Green New Deal Could Unite Nation to Promote Renewable Energy & Advance Economic, Racial Justice

Interview with Ronnie Cummins, co-founder and international director of the Organic Consumers Association, conducted by Richard Hill

Late last year on Dec. 10, 150 protesters from the youth-led Sunrise Movement were arrested outside incoming Speaker of the House Nancy Pelosi’s office, demanding bold action on climate change.  Newly-elected House Rep. Alexandria Ocasio-Cortez, D-New York, addressed the demonstrators and put forward a proposal for a Green New Deal that calls for a 10-year plan to neutralize the United States’ greenhouse gas emissions, move the nation toward adopting 100 percent renewable energy and reduce widening income inequality.
While the Sunrise Movement has received praise for forcefully bringing the issue to Democratic House leadership, neither Speaker Pelosi, House Majority Whip Steny Hoyer nor chairman of the House Rules Committee Jim McGovern have endorsed the Green New Deal proposal and have given early indications that they regard a program of this breadth and depth to be a bridge too far.
Between The Lines’ Richard Hill spoke with Ronnie Cummins, co-founder and international director of the Organic Consumers Association, who assesses the Green New Deal proposal and offers his perspective on its holistic, systemic approach that has the potential to unite small farmers, working class families and organic activists in a movement to promote renewable energy conversion while also advancing economic and racial justice.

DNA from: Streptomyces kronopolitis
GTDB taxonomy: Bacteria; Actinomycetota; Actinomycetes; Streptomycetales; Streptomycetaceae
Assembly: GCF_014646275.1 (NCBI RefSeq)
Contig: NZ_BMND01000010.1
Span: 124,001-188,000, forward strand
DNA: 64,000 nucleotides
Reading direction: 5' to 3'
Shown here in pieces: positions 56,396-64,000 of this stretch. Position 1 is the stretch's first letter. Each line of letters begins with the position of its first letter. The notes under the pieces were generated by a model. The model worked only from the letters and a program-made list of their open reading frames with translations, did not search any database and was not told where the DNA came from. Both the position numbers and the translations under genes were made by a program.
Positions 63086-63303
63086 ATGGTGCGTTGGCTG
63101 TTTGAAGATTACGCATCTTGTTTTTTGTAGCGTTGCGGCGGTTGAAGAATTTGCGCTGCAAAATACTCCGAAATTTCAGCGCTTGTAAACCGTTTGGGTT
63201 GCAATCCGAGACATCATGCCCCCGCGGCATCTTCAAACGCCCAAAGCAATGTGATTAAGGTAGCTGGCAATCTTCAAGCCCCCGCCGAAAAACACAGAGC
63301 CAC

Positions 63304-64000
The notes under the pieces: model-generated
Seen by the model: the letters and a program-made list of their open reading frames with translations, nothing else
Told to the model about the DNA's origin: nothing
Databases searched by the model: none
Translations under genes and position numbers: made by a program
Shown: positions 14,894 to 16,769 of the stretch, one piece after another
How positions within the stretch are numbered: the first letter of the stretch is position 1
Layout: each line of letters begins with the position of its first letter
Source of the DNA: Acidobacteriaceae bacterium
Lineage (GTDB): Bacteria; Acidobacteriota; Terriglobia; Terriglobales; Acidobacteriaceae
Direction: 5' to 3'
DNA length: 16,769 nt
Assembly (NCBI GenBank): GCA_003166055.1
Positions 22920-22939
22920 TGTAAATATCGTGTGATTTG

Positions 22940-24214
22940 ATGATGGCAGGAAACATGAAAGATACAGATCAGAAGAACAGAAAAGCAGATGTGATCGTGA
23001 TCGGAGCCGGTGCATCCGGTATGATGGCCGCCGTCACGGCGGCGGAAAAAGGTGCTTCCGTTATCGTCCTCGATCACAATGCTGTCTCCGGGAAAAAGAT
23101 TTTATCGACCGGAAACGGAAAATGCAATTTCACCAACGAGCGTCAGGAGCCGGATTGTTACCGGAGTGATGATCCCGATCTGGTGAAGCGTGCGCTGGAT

RONNIE CUMMINS: The basic idea is that we’ve got us a crisis of the system like we had back in the 1930s in the U.S. that can’t be fixed with small changes here and there. We need a package of political reforms at the federal, state and local level that can address the literal climate emergency that we’re facing, but that can fix other major problems at the same time that preoccupy people and justifiably. When you have 80 percent of the public living from paycheck to paycheck and a third of the public in the United States living in literal poverty, you can’t expect people to wake up in the morning and think about solving the climate change problem. People wake up in the morning and they think about how they’re going to pay their bills. They think about the health problems. They think about the student debt. They think about the fact that they don’t make enough money to cover their bills, much less purchase organic food.